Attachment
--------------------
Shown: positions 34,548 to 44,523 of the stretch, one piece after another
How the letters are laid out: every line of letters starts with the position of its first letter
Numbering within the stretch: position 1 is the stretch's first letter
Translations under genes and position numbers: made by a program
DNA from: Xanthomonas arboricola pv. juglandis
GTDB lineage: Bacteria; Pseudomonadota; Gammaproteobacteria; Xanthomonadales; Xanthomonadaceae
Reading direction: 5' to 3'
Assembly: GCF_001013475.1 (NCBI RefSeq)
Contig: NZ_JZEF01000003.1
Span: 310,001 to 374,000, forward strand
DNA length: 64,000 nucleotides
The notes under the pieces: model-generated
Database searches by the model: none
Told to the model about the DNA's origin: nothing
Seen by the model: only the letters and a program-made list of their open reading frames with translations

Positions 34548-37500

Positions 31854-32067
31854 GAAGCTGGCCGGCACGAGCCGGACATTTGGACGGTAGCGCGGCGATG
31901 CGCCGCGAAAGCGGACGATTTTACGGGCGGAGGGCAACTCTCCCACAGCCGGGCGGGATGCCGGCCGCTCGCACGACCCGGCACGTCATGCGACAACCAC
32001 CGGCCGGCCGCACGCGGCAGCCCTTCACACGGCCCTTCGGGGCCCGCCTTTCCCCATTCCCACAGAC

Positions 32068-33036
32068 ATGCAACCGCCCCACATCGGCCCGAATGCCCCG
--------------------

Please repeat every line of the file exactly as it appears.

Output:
Shown: positions 34,548 to 44,523 of the stretch, one piece after another
How the letters are laid out: every line of letters starts with the position of its first letter
Numbering within the stretch: position 1 is the stretch's first letter
Translations under genes and position numbers: made by a program
DNA from: Xanthomonas arboricola pv. juglandis
GTDB lineage: Bacteria; Pseudomonadota; Gammaproteobacteria; Xanthomonadales; Xanthomonadaceae
Reading direction: 5' to 3'
Assembly: GCF_001013475.1 (NCBI RefSeq)
Contig: NZ_JZEF01000003.1
Span: 310,001 to 374,000, forward strand
DNA length: 64,000 nucleotides
The notes under the pieces: model-generated
Database searches by the model: none
Told to the model about the DNA's origin: nothing
Seen by the model: only the letters and a program-made list of their open reading frames with translations

Positions 34548-37500

Positions 31854-32067
31854 GAAGCTGGCCGGCACGAGCCGGACATTTGGACGGTAGCGCGGCGATG
31901 CGCCGCGAAAGCGGACGATTTTACGGGCGGAGGGCAACTCTCCCACAGCCGGGCGGGATGCCGGCCGCTCGCACGACCCGGCACGTCATGCGACAACCAC
32001 CGGCCGGCCGCACGCGGCAGCCCTTCACACGGCCCTTCGGGGCCCGCCTTTCCCCATTCCCACAGAC

Positions 32068-33036
32068 ATGCAACCGCCCCACATCGGCCCGAATGCCCCG